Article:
The glue that binds

As the world moves more and more toward the Web and Web services, the longstanding concepts of integration and interoperability in the security space are arising again and taking the form of single sign-on (SSO).

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Market Commentary
The glue that binds

Ahh, the good old days of putting together that 1:1,000,000 scale F-14 with my Dad. And it wasn't just for the aroma. There was something about the entire process, which almost always ended up in random things sticking to my nose (of all things) and miscellaneous pieces remaining even after the "model" was complete, that made me feel like the 10-year old boy I was. A fuselage here, a wing there -- I was just glad I wasn't flying the thing.

What do model airplane glue and security's two A's -- authentication and access control -- have in common? These days, it appears, the answer is putting the pieces together. [I digress here slightly to emphasize that there are, in fact, only two A's -- not three, four, or five, as some purport. Any other "A" -- audit, admin, etc. -- actually fits into one of the Four Disciplines of Security Management.] As the world moves more and more toward the Web and Web services, the longstanding concepts of integration and interoperability in the security space are arising again and taking the form of single sign-on (SSO). Two such companies (among others in development) that are providing the "glue" to link together disparate platforms' authentication needs are Quadrasis, with its Web services model that can actually be used even more generally in security, and Caradas, with its expertise in smartcard deployment.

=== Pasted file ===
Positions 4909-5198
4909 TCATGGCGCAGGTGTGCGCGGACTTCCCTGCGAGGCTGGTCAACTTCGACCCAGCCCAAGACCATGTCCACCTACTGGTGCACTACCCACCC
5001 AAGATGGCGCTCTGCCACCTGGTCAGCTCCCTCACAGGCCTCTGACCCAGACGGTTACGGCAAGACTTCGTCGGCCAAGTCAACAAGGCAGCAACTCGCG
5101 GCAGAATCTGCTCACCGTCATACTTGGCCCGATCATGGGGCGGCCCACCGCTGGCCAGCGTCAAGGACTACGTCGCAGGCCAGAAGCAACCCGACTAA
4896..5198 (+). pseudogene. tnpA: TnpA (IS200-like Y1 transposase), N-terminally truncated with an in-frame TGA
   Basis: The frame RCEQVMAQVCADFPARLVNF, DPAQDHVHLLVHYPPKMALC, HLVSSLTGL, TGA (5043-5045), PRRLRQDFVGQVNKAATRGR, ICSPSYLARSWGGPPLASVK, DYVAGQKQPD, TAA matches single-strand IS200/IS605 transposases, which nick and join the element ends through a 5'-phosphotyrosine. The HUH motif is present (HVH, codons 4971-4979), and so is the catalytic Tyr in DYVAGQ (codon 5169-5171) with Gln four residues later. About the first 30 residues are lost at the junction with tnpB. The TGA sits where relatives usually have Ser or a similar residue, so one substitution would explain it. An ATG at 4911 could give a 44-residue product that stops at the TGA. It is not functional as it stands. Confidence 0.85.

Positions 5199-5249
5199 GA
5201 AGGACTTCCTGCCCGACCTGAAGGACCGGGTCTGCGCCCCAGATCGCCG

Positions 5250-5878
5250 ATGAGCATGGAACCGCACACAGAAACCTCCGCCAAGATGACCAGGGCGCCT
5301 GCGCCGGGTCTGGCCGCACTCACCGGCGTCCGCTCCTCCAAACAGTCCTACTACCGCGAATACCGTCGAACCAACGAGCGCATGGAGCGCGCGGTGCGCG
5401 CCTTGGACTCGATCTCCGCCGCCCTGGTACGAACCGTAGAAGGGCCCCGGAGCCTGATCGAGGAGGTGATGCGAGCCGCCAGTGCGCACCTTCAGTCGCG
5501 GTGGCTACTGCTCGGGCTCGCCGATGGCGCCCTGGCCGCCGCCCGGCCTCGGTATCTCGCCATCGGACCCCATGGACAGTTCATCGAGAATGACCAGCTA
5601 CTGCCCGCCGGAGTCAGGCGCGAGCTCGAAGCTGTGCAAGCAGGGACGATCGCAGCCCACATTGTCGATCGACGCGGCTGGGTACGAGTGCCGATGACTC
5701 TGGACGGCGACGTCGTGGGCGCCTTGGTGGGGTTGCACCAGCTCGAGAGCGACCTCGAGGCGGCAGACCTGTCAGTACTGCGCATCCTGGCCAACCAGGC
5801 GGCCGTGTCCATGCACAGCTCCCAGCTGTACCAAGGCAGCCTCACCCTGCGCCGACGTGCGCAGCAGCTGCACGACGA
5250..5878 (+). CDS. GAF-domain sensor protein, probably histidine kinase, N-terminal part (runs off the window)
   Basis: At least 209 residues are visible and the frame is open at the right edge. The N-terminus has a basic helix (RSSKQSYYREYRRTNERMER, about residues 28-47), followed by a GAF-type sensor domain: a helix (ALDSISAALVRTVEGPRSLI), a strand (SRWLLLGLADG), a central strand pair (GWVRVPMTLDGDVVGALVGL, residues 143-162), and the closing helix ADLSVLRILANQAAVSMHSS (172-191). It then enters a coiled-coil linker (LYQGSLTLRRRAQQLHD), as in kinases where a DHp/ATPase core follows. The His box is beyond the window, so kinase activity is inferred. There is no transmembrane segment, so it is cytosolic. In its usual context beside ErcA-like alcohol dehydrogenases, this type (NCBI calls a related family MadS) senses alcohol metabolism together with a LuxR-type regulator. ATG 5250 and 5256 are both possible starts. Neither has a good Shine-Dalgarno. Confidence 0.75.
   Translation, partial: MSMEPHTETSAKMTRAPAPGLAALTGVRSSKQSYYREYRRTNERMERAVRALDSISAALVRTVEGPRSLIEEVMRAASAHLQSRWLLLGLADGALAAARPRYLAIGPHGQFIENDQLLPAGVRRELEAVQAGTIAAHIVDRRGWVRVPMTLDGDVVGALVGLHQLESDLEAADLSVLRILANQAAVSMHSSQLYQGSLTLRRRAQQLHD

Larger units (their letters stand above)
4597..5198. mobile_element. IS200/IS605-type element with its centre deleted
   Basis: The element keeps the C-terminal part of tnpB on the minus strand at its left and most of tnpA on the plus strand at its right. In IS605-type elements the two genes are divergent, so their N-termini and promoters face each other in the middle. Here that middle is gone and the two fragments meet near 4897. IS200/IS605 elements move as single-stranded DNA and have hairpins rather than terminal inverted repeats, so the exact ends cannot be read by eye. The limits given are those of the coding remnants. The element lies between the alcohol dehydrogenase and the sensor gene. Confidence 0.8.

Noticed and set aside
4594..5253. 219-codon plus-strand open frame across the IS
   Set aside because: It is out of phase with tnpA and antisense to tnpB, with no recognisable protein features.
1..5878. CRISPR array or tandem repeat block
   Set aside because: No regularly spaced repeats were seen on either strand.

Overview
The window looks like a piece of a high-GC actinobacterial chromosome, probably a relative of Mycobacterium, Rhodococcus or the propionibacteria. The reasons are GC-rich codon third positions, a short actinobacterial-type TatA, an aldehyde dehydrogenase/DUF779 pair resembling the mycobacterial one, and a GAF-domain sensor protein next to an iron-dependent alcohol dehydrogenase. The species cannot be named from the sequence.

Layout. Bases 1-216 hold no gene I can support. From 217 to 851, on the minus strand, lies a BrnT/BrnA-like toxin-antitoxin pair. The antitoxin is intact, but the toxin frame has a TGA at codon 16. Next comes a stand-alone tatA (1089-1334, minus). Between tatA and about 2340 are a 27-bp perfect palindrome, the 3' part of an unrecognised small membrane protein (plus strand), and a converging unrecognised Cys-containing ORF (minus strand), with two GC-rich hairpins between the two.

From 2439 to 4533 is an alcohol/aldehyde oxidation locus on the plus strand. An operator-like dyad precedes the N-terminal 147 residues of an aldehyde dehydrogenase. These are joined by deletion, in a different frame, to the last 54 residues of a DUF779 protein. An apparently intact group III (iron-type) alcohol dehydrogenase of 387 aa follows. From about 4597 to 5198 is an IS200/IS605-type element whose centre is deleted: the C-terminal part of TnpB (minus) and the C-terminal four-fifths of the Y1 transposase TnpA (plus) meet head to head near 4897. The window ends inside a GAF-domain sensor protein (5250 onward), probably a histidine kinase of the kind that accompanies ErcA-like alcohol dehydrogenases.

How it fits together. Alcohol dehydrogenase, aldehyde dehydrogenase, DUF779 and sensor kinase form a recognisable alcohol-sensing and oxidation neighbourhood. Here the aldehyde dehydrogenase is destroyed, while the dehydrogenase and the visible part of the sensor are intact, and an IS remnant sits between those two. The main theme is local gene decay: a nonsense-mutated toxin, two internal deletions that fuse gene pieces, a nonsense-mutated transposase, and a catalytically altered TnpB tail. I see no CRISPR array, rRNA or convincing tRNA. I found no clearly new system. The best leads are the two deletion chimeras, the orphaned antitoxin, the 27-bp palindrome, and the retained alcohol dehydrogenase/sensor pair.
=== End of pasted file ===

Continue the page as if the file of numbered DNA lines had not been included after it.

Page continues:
THE HURWITZ TAKE: Anytime I hear the word "glue" or more popularly "middleware" I get a bit nervous. The implication of the work and effort required to tie components together are not pleasant thoughts. The concept of middleware assumes two things:

  • There's a need to interconnect components that is not being met by existing products. This concept is perhaps most painful because at their core authentication and access control operate so similarly across platforms that it is unfortunate that we even need to consider middleware, and yet we do.
  • There is enough traction in certain technology platforms (pick one) that they will become ubiquitous and, therefore, rewarding. The Web has secured this status for EAI vendors.
The authentication space can be tricky -- it appears like a lucrative market until one understands the incredibly complex models introduced to meet the needs of every organization on the planet. What you have, what you know, and who you are -- the three "factors" of authentication, can be manifested in many different solutions, including Smartcards, at least a half dozen forms of biometrics, tokens, digital certificates, RADIUS servers, etc. Adding fuel to this fire is the fact that they can be combined in many ways to provide varying levels of strength. In the end, we have a highly complex model that still needs "glue."

A part of me gains comfort in the fact that this "glue" is being offered more and more frequently. Web services, in particular, can demonstrate its power here, but where's the beef? I want a complete solution that ships with the parts and the glue, together in a cohesive package. Only then will I feel more secure, and not like I'm sniffing glue.


Copyright 2002 Hurwitz Group Inc. This article is excerpted from TrendWatch, a weekly publication of Hurwitz Group Inc. - an analyst, research, and consulting firm. To register for a free email subscription, click here.

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